What the U.S. can do for Ukraine, says Pyatt, is help it with long-term economic development. And he sees great promise there.


    You have got a border with four E.U. member states. You have got fabulous human resources, agricultural resources, shale gas. What Ukraine has suffered from is bad governance. And this revolution of dignity is an opportunity to correct that.


    But Ukraine's economy is in as nearly ragged shape as its forces, with tens of billions in foreign debts coming due, its treasury nearly empty, and the months of unrest and uncertainty freezing much needed foreign investment. Many restaurants in Kiev sit half-empty.

    This has put the new government in a race against time that Kyiv Post deputy editor Katya Gorchinskaya isn't sure it's equipped to win, coming into office just four days before Russia invaded.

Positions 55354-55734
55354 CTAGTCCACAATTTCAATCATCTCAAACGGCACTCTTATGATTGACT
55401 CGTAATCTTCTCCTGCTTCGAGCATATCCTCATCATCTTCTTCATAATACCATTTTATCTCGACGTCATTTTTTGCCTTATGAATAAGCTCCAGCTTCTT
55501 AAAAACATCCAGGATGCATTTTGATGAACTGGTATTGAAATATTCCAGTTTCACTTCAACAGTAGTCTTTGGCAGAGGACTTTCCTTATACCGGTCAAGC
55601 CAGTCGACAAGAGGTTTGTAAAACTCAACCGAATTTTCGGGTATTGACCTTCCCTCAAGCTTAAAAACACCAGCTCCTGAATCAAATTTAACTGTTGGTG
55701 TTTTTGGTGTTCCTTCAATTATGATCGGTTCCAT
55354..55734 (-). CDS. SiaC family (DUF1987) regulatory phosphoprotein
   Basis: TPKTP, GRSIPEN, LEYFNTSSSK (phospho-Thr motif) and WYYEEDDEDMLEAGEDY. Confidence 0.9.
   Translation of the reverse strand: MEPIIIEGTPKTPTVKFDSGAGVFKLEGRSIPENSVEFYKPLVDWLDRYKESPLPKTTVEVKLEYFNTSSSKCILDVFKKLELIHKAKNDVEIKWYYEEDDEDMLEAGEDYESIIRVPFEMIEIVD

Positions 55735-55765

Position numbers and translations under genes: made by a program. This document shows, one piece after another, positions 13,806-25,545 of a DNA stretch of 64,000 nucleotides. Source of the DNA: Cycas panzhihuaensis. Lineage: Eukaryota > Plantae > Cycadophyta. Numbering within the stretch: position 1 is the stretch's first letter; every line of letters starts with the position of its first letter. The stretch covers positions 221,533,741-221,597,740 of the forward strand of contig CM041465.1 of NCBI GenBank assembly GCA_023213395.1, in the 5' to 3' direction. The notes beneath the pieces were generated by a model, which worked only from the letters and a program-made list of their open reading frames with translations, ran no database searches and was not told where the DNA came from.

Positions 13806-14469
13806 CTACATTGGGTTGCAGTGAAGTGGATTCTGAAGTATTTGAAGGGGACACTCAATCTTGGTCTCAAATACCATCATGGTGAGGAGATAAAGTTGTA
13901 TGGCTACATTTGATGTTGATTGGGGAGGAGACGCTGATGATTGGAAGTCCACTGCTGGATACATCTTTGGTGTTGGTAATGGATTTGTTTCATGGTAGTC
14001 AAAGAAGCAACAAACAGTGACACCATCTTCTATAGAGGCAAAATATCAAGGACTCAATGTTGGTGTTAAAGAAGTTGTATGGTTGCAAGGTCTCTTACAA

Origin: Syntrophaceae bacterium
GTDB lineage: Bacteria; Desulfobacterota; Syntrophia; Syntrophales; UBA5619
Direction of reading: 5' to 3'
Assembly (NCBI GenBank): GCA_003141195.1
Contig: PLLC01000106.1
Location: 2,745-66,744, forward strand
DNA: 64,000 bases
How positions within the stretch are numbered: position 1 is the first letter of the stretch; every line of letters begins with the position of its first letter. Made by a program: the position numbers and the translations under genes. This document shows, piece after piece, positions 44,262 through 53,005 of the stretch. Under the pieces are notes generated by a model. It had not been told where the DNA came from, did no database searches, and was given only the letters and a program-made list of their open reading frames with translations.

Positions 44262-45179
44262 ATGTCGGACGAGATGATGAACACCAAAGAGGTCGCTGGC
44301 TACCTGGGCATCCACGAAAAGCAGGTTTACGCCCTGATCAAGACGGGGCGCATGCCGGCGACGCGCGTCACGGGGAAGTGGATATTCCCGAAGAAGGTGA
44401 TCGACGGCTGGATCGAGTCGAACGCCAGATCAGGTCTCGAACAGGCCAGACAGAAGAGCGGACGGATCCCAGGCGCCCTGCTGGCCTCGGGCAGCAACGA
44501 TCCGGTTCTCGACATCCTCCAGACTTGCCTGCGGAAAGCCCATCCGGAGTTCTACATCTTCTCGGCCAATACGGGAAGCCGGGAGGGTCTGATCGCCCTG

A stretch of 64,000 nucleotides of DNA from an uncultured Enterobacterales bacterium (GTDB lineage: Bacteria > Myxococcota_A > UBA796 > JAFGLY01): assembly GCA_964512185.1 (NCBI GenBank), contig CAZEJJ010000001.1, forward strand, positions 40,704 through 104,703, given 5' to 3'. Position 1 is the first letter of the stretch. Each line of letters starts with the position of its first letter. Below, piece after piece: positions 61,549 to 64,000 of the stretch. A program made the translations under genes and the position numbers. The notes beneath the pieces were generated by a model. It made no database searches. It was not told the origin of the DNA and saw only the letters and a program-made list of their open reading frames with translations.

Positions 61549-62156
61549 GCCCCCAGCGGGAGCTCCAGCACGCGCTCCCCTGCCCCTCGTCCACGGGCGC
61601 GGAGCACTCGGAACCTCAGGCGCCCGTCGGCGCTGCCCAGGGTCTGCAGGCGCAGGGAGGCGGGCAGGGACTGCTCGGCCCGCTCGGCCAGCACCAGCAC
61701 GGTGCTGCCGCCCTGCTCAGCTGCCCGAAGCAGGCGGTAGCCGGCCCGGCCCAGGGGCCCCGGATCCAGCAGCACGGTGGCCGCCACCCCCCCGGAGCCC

• KATYA GORCHINSKAYA, Chief Editor, KyivPost:

    That in itself is a huge challenge, even for a team that — if the team was well-fitted, well-suited, well-coordinated. But it's not. It's a very, very motley crew of people, of different, you know, political backgrounds. And they just got together right before as a result of the revolution. To be a good revolutionary is not the same as being a good bureaucrat.


    Among that motley coalition now holding key ministries, one faction that's caused alarm in Russian-dominated Eastern Ukraine and beyond: the right-wing nationalist Svoboda party. Its parliamentary leader, Oleh Tyahnybok, was once quoted boasting that Ukrainians fought bravely in World War II against Muscovites, Germans, Jews, and other scum.

    Do you disavow that now?

  • OLEH TYAHNYBOK, Svoboda Party (through interpreter):